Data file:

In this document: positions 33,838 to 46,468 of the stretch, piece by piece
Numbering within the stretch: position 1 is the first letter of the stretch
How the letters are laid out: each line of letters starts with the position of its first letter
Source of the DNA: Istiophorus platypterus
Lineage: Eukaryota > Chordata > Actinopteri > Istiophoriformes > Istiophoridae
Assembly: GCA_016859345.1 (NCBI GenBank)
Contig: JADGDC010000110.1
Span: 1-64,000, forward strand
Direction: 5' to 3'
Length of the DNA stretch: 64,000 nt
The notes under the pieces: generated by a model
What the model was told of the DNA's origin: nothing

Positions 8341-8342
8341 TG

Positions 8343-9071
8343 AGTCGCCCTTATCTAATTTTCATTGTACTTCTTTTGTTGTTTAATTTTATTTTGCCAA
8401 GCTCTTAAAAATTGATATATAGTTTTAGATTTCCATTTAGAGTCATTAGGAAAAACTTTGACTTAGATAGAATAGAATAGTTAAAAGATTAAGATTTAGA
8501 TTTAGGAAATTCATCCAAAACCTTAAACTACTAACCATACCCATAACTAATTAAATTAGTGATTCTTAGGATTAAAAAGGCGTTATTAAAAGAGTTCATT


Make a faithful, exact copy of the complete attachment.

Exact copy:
In this document: positions 33,838 to 46,468 of the stretch, piece by piece
Numbering within the stretch: position 1 is the first letter of the stretch
How the letters are laid out: each line of letters starts with the position of its first letter
Source of the DNA: Istiophorus platypterus
Lineage: Eukaryota > Chordata > Actinopteri > Istiophoriformes > Istiophoridae
Assembly: GCA_016859345.1 (NCBI GenBank)
Contig: JADGDC010000110.1
Span: 1-64,000, forward strand
Direction: 5' to 3'
Length of the DNA stretch: 64,000 nt
The notes under the pieces: generated by a model
What the model was told of the DNA's origin: nothing

Positions 8341-8342
8341 TG

Positions 8343-9071
8343 AGTCGCCCTTATCTAATTTTCATTGTACTTCTTTTGTTGTTTAATTTTATTTTGCCAA
8401 GCTCTTAAAAATTGATATATAGTTTTAGATTTCCATTTAGAGTCATTAGGAAAAACTTTGACTTAGATAGAATAGAATAGTTAAAAGATTAAGATTTAGA
8501 TTTAGGAAATTCATCCAAAACCTTAAACTACTAACCATACCCATAACTAATTAAATTAGTGATTCTTAGGATTAAAAAGGCGTTATTAAAAGAGTTCATT